California Transparency in Supply Chain Act
At Burlington Coat Factory we do not believe that child, forced or trafficked labor should be utilized in the manufacture of any goods that we sell.
We are committed to protecting workers, here and abroad, by promoting ethical and lawful employment practices. Accordingly, we expect our business partners and suppliers
to comply with all applicable domestic and international employment laws and regulations.
The California Transparency in Supply Chains Act of 2010 (SB 657) was designed to increase the amount of information made available by manufacturers and
retailers regarding their efforts to address the issue of slavery and human trafficking, thereby allowing consumers to make better, more informed choices regarding the products
they buy and the companies they choose to support. We have undertaken the following efforts to ensure the absence of slavery and human trafficking in our supply chain:
Our suppliers are expected, at a minimum, to conduct business in a socially responsible and ethical manner and to comply with all applicable laws and regulations.
Our Code of Business Conduct and Ethics sets forth, among other things, our expectation that our
suppliers comply with national and international laws and regulations with regard to their employment practices and policies. Specifically, our Code makes clear that
no supplier should use forced labor (prison labor, bonded labor, or indentured servitude) or child labor, and all suppliers and contractors must pay their employees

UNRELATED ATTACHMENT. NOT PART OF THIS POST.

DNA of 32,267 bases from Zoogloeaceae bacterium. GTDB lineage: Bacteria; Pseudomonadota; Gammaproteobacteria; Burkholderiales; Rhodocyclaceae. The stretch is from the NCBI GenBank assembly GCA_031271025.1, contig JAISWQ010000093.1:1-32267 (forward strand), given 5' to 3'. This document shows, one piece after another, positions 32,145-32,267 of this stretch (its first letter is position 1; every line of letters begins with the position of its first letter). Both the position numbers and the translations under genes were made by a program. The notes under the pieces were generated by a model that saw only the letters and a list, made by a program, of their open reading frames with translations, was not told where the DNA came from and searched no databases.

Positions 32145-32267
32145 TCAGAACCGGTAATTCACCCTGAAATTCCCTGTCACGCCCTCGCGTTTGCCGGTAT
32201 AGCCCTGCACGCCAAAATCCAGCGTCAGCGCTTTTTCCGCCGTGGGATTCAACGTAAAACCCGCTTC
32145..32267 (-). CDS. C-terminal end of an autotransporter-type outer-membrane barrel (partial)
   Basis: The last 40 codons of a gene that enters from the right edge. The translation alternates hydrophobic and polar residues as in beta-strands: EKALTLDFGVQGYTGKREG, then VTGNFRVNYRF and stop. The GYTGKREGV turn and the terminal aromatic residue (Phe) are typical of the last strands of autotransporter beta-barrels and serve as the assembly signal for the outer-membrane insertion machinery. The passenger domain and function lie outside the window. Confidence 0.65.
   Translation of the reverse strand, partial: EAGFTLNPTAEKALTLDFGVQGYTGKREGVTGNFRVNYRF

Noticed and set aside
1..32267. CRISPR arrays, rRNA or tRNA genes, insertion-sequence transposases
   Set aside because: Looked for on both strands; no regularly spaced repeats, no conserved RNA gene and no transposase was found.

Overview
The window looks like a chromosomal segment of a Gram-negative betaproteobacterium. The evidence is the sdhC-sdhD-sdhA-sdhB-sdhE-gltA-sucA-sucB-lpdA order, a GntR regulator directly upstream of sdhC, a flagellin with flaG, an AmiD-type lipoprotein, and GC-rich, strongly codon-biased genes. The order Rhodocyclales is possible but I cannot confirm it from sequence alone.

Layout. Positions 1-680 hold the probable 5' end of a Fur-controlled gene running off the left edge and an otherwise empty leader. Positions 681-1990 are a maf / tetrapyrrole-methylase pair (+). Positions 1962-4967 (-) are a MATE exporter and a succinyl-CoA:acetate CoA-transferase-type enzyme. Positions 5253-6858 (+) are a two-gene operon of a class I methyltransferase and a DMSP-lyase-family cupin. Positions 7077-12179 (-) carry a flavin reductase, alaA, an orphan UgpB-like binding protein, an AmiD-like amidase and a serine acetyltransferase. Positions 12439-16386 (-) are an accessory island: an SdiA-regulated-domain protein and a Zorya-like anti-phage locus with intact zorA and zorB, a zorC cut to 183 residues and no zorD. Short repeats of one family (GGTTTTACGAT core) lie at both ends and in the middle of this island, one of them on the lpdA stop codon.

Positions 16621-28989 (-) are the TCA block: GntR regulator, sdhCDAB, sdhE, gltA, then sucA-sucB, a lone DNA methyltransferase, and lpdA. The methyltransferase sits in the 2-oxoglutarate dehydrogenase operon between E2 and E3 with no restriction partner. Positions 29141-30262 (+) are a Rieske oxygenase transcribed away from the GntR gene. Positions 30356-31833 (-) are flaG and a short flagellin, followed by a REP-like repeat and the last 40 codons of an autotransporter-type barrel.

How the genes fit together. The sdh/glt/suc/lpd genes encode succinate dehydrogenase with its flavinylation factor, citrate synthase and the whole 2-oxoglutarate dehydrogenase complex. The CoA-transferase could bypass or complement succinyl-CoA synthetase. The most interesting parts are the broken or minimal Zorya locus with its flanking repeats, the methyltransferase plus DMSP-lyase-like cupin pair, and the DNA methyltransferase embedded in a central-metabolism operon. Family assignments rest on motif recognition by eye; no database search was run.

at least minimum wage, including using overtime only when each employee is fully compensated according to local law. Suppliers should inform each employee at the time
of hiring if mandatory overtime is a condition of employment and, on a regularly scheduled basis, provide one day off in seven. Suppliers should require no more than
60 hours of work per week, or comply with local limits if they are lower. We require our suppliers to maintain on file all documentation needed to demonstrate
compliance with this Code and required laws. We reiterated our commitment to protecting workers, here and abroad, by promoting ethical and lawful employment practices in a
letter to our vendor community dated
December 13, 2011.
We contract with a third party to perform annual audits at supplier production facilities where we are the importer of record with respect to merchandise produced at such facilities.
We have purchase order terms and conditions in place with our merchandise suppliers requiring them to certify and warrant that (i) the goods they provide to us comply with all applicable laws regarding slavery and human trafficking and (ii) forced and child labor was not utilized in the manufacture of the products.
We train our supply chain management and our merchants on our Code of Business Conduct and Ethics, which includes our supplier requirements aimed to ensure that child or forced labor are not utilized in the manufacture of goods that we sell. In addition, we periodically communicate these requirements to our vendors and provide training on compliance.
If we believe that a supplier is not in compliance with our requirements, every effort is made to work with the supplier to correct their noncompliance. We will provide such supplier with an opportunity to remedy any actual or potential noncompliance through the implementation of a corrective action plan, and we will conduct a subsequent audit. Should the supplier continue to fail to meet our standards, we reserve the right to take any actions as we deem appropriate, up to and including termination of our business relationship with the supplier.